We ended the program by again chanting Om Namah Shivaya and “decorating” blank paper tags with our prayers, whispers, sweat, kisses, breath, and love and hanging them on the medicine wheel at the front of the room.

Gabrielle died the following evening at the age of 71.

* * *

Back to the little South Jersey yoga studio—where this story all began—I’m staring at the framed photo of Gabrielle, suddenly remembering why I’m here. No, it’s not New York, and no, there isn’t an international contingent of 100 people around me, but those aren’t reasons to dance.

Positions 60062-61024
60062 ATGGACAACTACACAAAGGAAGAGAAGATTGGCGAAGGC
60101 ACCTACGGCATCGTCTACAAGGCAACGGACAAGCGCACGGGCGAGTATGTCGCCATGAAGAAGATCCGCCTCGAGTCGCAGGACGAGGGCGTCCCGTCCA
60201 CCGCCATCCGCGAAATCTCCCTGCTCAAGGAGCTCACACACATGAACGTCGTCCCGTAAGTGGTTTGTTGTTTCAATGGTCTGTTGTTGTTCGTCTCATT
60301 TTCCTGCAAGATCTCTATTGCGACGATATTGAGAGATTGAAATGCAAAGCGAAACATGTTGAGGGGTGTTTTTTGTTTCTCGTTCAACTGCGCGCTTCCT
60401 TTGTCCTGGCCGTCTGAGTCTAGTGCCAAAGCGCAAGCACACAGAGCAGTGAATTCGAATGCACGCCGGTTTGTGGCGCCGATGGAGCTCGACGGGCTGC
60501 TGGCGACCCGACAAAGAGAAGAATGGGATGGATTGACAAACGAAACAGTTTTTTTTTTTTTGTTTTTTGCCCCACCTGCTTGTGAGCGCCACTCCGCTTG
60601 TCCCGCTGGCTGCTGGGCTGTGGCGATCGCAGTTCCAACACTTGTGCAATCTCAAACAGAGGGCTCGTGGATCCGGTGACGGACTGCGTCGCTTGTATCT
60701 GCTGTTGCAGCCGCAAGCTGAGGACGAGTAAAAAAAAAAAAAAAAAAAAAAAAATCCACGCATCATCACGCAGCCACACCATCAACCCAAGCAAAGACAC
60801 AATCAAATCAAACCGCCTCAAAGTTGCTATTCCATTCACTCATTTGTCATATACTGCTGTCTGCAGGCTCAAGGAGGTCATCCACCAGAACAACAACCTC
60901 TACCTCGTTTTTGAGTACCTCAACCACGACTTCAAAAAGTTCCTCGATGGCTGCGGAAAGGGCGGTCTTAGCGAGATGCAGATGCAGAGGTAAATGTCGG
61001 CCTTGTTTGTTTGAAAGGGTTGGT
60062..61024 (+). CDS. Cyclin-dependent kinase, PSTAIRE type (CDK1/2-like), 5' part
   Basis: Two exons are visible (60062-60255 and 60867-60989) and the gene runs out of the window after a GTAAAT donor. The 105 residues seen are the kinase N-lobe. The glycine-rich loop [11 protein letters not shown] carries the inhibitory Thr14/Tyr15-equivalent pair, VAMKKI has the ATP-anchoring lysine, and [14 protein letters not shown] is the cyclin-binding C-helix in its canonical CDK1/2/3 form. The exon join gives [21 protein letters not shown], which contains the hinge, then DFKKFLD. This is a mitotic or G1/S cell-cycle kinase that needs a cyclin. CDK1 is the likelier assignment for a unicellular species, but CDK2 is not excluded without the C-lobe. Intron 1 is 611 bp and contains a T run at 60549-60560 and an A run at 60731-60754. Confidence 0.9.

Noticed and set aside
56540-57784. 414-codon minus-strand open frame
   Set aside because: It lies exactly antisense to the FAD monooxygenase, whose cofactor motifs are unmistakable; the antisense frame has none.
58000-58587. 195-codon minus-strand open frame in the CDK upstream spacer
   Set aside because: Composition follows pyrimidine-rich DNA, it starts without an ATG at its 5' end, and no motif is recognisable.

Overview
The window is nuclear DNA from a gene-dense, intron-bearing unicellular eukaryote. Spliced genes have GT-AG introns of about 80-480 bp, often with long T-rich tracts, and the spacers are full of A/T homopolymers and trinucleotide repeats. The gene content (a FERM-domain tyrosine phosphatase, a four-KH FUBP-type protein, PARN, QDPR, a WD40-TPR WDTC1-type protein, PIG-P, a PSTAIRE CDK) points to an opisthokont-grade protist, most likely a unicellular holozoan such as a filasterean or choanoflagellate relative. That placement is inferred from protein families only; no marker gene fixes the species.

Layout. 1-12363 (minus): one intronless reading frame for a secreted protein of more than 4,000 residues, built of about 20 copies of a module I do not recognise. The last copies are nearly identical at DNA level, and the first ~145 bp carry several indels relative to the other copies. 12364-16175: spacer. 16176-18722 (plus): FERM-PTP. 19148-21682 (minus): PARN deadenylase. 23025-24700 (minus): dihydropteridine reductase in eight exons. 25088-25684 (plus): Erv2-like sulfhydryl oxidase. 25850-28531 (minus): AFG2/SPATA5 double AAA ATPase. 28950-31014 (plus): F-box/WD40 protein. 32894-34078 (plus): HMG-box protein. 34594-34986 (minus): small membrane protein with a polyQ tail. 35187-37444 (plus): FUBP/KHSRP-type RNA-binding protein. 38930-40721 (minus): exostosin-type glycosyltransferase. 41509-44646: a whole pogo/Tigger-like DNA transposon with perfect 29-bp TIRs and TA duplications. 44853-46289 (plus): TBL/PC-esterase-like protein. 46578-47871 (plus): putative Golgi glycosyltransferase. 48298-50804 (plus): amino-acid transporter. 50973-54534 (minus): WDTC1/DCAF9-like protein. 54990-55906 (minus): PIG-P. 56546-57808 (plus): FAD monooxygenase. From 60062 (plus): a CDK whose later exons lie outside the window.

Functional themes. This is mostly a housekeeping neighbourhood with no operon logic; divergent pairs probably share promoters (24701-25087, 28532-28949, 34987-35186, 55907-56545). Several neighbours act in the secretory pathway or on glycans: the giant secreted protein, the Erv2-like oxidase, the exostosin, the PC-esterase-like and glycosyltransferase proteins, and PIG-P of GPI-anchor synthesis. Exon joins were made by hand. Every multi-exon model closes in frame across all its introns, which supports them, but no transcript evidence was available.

We dance because we can, the way classmate Michelle so eloquently commented: “I will continue to move as long as my body allows me to, what it allows me to.”

Her words echoed what Jonathan had told us about his mother’s last movements, the way Gabrielle had danced to songs of stillness with her hands during her final days, because that was the only part of her body she could move.

If that spirit can remain with someone through her dying days, then it can sure as hell ignite movement in a healthy 30-something with nothing but a diagnosis of self-doubt.

My experience in New York was a time to memorialize, pay tribute, bow my head, clasp my hands, hold my heart. Now it was time to celebrate Gabrielle’s spirit, pay it forward, lift my head high, and open my hands and heart wide to new connections.